Fayette council 8.20

Written by David Green.

By DAVID GREEN

Fayette village council approved a set of sidewalk specifications Thursday—a step needed in order to apply for grants to aid sidewalk construction.

The ordinance describes policy for the construction, reconstruction, repair and maintenance of sidewalks.

Walks are to be inspected annually by the village administrator or someone appointed for the job. If a complaint is received about a sidewalk, an inspection must be made within 48 hours.

Hazards include misaligned slabs greater than one inch, gaps between slabs greater than an inch, the excessive slope of slab, excessive cracks and pits, and obstructions such as shrubbery and trees that prohibit the use of a sidewalk.

Repair or installation requires a $20 zoning permit that will be refunded if the work passes inspection.

Sidewalks shall be four feet wide and four inches thick. Control joints shall not exceed five feet. Other details are available by reading the ordinance at the village office.

Once a sidewalk is inspected, a property owner will have 60 days to repair a non-compliant walk, either by hiring a contractor on their own or using a third party arranged by the village. If the work is not done within 60 days, the village will have the work done and bill the property owner.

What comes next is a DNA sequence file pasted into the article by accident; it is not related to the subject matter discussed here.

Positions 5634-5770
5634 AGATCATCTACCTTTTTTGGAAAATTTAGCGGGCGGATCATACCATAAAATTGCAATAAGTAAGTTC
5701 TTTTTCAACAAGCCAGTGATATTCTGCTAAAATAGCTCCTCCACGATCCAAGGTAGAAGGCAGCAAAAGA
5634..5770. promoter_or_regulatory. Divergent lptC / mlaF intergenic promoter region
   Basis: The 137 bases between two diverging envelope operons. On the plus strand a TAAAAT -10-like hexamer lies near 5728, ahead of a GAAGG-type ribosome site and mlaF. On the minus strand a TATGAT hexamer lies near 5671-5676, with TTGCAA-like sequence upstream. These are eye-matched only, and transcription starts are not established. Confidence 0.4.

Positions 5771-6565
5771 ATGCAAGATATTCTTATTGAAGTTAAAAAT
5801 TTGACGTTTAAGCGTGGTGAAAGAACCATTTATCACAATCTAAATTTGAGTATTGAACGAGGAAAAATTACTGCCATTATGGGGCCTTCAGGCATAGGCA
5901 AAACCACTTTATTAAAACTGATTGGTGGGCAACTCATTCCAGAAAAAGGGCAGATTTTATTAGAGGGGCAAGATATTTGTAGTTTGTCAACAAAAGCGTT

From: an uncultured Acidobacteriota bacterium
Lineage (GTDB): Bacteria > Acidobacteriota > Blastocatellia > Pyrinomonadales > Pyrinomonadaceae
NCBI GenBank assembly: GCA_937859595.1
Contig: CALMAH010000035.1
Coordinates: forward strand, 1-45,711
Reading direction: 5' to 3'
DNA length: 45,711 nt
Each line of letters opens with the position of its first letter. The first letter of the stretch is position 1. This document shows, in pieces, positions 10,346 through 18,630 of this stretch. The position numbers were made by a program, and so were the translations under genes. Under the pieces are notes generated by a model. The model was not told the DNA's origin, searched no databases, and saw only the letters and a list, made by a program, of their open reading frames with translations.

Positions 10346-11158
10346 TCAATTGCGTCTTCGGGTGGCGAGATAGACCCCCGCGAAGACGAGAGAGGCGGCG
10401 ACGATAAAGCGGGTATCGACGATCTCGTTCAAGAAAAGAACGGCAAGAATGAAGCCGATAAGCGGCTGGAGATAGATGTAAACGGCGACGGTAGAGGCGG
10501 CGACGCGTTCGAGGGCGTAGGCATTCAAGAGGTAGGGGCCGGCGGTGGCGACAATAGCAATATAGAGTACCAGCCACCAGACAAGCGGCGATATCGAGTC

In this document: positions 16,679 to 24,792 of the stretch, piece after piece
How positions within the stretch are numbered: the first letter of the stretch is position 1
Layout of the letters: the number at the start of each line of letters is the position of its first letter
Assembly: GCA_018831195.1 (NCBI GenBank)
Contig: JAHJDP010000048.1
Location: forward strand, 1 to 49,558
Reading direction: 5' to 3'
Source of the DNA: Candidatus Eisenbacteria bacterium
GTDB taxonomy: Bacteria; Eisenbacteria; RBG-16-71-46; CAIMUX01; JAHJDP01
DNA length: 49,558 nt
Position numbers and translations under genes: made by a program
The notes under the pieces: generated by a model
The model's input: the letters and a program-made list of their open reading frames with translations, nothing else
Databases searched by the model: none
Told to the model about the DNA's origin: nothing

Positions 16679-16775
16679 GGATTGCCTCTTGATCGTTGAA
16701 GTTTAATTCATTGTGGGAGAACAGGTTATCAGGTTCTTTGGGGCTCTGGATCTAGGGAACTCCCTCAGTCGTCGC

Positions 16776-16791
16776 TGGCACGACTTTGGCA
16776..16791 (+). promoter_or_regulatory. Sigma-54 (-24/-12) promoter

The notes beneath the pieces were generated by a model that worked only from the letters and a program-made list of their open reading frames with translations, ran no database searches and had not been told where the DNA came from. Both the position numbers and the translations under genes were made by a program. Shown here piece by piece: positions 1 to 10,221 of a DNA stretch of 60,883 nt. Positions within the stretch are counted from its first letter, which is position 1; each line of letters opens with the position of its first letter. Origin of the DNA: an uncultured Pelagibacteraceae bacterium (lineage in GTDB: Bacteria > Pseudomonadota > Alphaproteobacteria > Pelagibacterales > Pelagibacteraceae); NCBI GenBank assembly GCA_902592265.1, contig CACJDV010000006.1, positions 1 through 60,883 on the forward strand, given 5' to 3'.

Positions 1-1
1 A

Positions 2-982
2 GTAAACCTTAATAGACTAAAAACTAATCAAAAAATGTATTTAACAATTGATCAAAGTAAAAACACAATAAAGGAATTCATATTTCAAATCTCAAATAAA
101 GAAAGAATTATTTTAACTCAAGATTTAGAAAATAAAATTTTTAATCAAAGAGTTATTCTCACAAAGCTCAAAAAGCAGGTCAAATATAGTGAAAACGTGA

The property owner has the option of paying the cost in a lump sum, requesting payments via water and sewer billing or having the cost placed on the property assessment.

The ordinance also includes an enhancement fee—set by council at $2.50 a quarter for all property—that will be assessed only if funding is received through the Healthy Ohio or Safe Routes to School programs. The fee would contribute to the village’s matching share with the grant programs.

The ordinance also guarantees replacement by the village if a sidewalk is damaged due to maintenance or repair of water or sewer lines or other infrastructure work.

SUPPORT—Letters of support from individuals and organizations are needed for the village’s effort to obtain the Healthy Ohio Community Obesity Prevention Grant. Letters should address how new sidewalks will benefit the village. Information sheets are available at the village office and the library.

WEBSITE—Council voted to have the village website moved to A Mark Above hosting service from Archbold. The annual fee is less than the current service and there’s a possibility of local businesses and organizations adding a web page to the site for a nominal fee.

SEWER/WATER—Councilors gave village administrator Amy Metz permission to apply for funding through the Ohio Public Works Commission for work on West Industrial Parkway. Grants or low-interest loans would total $83,000 and the village would contribute $28,000.

The project includes a new lift station and sewer line to connect to the existing system, plus a parallel water line to better serve the northwest section of the village. The new lines would prepare the area for future development.

FIRE TRUCK—Council approved the sale of the 1974 Ford “tele-squirt” fire truck to Gorham Township at a cost of $7,000.

SPRING CREEK—After consulting with Fulton County Engineer Frank Onweller, council learned that cleaning and dredging of Spring Creek through the village would have to be done at the village’s expense.